The first movement opens with the violins offering the initial cheerfultheme, over repeated wind chords. Classical procedure is followed, withclarinets and bassoons playing a second subject over a busy stringaccompaniment. The central development of the movement introduces a third theme,with the opening figure providing material that leads to the re- appearance ofthe first subject and the recapitulation. The second movement is the famous Pilgrims'March, the solemn theme of the procession announced by oboes, bassoons andviolas, with the melody unfolding over the rhythmic march of the lower strings.
A third movement, described by one critic as "a Biedermeier minuet",has about it something of the spirit of Mendelssohn's fairy music for AMidsummer Night's Dream, but it is in the rapid elegance of the final Saltarelloand the concluding Neapolitan tarantella that this mood is decisivelyrecaptured.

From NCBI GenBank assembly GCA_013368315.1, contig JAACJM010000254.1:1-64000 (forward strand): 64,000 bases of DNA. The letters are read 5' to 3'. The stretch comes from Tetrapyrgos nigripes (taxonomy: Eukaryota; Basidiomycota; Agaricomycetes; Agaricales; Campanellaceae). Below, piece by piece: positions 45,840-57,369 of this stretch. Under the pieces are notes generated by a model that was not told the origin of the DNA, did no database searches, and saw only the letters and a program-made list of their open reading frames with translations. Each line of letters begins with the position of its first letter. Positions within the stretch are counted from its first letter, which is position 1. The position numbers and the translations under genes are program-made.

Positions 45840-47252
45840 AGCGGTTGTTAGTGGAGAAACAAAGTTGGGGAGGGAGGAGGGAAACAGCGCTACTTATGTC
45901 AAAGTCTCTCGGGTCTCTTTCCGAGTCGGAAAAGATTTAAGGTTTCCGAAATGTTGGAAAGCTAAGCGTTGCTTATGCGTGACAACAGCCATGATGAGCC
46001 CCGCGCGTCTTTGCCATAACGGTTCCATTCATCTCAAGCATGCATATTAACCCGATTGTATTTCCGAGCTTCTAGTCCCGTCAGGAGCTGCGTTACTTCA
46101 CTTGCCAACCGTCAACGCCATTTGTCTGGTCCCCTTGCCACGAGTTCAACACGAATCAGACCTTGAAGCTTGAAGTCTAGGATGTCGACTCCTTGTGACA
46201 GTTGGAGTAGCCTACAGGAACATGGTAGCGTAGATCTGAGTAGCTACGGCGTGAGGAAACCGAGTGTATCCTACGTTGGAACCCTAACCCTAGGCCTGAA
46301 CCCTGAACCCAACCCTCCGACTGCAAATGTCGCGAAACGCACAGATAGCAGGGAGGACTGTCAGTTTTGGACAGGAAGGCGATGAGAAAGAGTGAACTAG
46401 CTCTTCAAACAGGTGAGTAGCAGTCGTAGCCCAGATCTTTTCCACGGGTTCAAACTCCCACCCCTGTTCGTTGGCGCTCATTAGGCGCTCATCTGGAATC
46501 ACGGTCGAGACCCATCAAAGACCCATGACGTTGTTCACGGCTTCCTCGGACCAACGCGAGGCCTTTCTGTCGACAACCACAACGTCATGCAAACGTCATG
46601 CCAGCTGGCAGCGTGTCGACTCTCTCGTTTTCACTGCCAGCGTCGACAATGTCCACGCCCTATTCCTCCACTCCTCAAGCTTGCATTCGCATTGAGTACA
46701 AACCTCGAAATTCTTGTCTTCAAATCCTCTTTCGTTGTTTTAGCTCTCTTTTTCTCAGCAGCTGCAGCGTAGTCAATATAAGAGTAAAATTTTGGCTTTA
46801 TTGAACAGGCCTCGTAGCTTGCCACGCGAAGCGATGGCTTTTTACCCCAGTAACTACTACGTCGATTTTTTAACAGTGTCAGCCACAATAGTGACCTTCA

National Symphony Orchestra of Ireland
The RTÉ Symphony Orchestra was founded in 1947 as part of the Radio andTelevision service in Ireland. With its membership coming from France, Germany,Britain, Italy, Hungary, Poland and Russia, it drew together a rich blend ofEuropean culture. Apart from its many symphony concerts, the orchestra came toworld-wide attention with its participation in the famous Wexford OperaFestival, an event broadcast in many parts of the world. The orchestra nowenjoys the facilities of a fine new concert hall in central Dublin where itperforms with the world's leading conductors and soloists. In 1990 the RTÉSymphony Orchestra was augmented and renamed the National Symphony Orchestra ofIreland, quickly establishing itself as one of Europe's most adventurousorchestras with programmes featuring many twentieth century compositions. Theorchestra has now embarked upon a